The effort required to develop a training curriculum on Agile Project Management to meet these needs has been significant; however, I’m pleased do announce that I can begin to “see the light at the end of the tunnel”.

  • Video Overview – Over the past week, I’ve completed a video that provides an overview of how all the courses I’ve been developing fit together around the overall vision I’ve been developing for Agile Project Management. You can check that video out here:

    https://www.youtube.com/watch?v=4ospxWEnCWg

  • New Advanced Agile Project Management Course – I’ve also completed the outline for the final primary course in this series which will be called “Advanced Agile Project Management”. You can check that out here:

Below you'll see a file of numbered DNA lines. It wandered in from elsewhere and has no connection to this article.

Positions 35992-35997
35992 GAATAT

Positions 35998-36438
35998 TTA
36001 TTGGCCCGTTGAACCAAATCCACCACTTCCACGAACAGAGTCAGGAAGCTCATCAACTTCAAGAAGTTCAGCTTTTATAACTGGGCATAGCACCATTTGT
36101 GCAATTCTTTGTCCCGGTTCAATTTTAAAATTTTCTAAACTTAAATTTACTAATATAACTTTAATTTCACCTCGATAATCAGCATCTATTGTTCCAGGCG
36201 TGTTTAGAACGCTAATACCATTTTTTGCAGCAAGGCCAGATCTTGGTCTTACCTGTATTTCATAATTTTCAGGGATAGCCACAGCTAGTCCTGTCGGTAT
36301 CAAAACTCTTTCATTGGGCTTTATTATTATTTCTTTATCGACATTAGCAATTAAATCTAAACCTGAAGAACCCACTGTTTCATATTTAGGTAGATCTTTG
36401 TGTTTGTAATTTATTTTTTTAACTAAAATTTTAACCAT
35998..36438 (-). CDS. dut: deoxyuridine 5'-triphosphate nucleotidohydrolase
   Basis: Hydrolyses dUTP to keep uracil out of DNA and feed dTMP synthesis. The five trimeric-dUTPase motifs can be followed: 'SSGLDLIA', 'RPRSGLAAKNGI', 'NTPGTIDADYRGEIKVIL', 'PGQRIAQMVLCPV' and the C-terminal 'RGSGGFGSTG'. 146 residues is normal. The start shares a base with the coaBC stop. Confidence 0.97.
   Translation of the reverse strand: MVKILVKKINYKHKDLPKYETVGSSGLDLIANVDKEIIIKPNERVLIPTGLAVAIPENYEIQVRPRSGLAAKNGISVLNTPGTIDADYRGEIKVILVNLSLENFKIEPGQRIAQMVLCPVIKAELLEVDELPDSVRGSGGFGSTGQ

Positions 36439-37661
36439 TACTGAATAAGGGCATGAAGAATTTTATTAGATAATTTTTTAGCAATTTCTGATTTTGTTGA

Advanced Agile Project Management Course Outline

You can find more details on all of my training courses here:

Agile Project Management Training Curriculum

I would welcome any feedback and inputs on these courses and the overall direction and strategy behind them. I’ve tried to take an agile approach to developing this material by taking an incremental and iterative approach to doing the development and relying heavily on user feedback and inputs all along the way.

Modifying and Extending Agile/Scrum

I recently participated in a discussion on LinkedIn that was initiated by someone who suggested several possible roles for a Business Analyst in Agile/Scrum that didn’t seem consistent with Agile principles at all. I believe that Agile/Scrum can and should be modified and extended as necessary to fit the situation, but it has to be done intelligently and I think it takes some skill to figure out what makes sense and what doesn’t.